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—~non-abstract! entity @used only once, in connection with the suggestion that there might be objects that were not individuals# —particular —logical atom @used only once, and in scare-quotes# —part @used only once, in connection with the “cookie cutter” metaphor: ‘What are the parts of the dough?’#. The most important of these count-nouns would seem to be ‘individual’, ‘object’, and ‘particular’. Apparently, the relation between these three terms is more or less as follows: We are discussing only non-abstract things—“particulars.” Among the particulars, perhaps co-extensive with them, are “individuals.” But it may be that there are “objects” that are particulars but not individuals. ‘Object’ is the most general of the three count-nouns: everything is an object; particulars are nonabstract objects. But since we are not discussing abstract objects, since we have excluded them from our universe of discourse, ‘object’ and ‘particular’ in effect coincide. We can, therefore, let the word ‘particular’ drop out of the discussion, and simply ask whether there are objects that are not individuals. I am afraid I have no sense of what the distinction between an individual and a ~non-abstract! object that is not an individual is supposed to be. When we try to see what Putnam is getting at in attempting to distinguish individuals and objects that are not individuals, we find only one clue: it seems that if x and y are individuals, then x 1 y is an object that is not an individual. But I do not find that this clue leads me anywhere. Let me try to explain why. I will begin by discussing the symbol ‘1’. This symbol is a “term-maker”: it takes two terms and makes a term. What does this term-maker mean? It is not normally ~in developments of “mereology”! taken as a primitive. It is normally defined in terms of some other mereological predicate—say, ‘overlaps’ or ‘is a part of ’ ~‘part’ being used in the “inclusive” sense in which everything is a part of itself !. Let us take ‘is a part of ’ as primitive. Using this predicate, we first define ‘x overlaps y’ or ‘x and y have a common part’ in the obvious way. We may then write F x 1 y 5df ∃ !z ~Fz and x is a part of z and y is a part of z and ∀ w ~if w is a part of z, then w overlaps x or w overlaps y!!.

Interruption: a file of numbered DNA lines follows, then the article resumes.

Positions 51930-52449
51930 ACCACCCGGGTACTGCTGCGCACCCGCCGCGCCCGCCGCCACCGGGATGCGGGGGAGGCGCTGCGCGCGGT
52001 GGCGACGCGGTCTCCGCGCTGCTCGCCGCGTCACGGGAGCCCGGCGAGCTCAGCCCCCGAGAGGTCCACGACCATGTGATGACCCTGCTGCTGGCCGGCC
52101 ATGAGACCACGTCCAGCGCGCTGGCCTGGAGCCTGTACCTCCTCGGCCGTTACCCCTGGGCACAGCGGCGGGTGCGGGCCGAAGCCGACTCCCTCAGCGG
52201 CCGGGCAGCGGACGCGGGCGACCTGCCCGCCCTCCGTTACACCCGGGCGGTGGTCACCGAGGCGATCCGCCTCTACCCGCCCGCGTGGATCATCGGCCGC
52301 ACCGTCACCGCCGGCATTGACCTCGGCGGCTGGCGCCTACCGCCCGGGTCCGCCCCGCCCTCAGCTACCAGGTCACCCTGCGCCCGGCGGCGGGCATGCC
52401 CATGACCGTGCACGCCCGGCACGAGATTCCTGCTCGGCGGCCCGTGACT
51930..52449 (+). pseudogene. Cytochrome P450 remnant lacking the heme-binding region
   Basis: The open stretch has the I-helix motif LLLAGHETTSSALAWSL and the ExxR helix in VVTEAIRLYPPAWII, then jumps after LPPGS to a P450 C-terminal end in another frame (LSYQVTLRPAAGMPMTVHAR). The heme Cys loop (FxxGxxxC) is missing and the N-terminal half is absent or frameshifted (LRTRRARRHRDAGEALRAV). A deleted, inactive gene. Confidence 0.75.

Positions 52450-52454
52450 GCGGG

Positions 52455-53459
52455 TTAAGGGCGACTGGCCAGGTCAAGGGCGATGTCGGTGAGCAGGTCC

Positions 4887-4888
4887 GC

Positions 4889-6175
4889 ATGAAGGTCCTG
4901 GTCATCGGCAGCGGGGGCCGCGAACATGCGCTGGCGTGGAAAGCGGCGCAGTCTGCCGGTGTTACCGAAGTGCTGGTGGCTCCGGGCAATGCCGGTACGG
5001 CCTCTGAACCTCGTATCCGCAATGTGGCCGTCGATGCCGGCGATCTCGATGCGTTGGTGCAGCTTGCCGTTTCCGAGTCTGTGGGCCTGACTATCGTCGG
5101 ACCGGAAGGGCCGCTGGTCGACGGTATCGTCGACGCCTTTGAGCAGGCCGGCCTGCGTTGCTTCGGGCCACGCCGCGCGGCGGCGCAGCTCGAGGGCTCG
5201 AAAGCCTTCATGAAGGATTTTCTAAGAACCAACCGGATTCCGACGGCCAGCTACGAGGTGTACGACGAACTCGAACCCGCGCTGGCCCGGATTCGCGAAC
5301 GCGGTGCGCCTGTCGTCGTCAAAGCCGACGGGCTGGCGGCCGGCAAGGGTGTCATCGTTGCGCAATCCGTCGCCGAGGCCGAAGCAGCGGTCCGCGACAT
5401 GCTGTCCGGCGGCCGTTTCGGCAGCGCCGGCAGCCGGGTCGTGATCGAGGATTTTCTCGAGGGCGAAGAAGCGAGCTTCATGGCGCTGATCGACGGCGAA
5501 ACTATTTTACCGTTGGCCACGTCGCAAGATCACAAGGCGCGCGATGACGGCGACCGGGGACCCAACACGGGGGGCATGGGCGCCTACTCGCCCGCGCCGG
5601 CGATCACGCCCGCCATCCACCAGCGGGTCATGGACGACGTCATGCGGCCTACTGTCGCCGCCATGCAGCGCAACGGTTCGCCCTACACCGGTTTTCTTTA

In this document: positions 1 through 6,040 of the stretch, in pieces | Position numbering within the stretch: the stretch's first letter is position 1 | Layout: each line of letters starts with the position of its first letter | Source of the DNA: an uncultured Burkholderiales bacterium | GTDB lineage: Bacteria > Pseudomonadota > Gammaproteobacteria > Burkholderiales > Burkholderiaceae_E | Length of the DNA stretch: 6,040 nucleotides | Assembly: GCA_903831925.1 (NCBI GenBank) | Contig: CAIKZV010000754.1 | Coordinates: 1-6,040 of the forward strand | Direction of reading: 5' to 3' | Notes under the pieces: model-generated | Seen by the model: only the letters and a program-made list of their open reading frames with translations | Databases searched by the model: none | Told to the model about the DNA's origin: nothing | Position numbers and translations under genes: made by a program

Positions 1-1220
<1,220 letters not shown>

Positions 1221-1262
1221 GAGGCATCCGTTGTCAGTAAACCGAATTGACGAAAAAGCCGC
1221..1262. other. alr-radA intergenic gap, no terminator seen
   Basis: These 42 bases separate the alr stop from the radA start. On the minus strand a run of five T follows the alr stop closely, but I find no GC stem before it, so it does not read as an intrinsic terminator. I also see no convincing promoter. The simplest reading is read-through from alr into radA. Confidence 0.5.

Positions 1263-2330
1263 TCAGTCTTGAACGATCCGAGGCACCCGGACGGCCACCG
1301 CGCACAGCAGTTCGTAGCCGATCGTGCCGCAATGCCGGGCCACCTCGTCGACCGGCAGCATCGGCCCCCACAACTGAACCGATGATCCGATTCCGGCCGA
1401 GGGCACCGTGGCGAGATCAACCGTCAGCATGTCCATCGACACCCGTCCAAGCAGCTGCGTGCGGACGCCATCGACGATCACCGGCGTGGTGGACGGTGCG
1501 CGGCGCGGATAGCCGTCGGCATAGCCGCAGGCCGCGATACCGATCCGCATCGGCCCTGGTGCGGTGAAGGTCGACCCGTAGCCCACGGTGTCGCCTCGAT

This definition can be generalized. We can define a more general operator, an operator on sets, ‘the sum of ’ or ‘the sum of the members of ’. The operators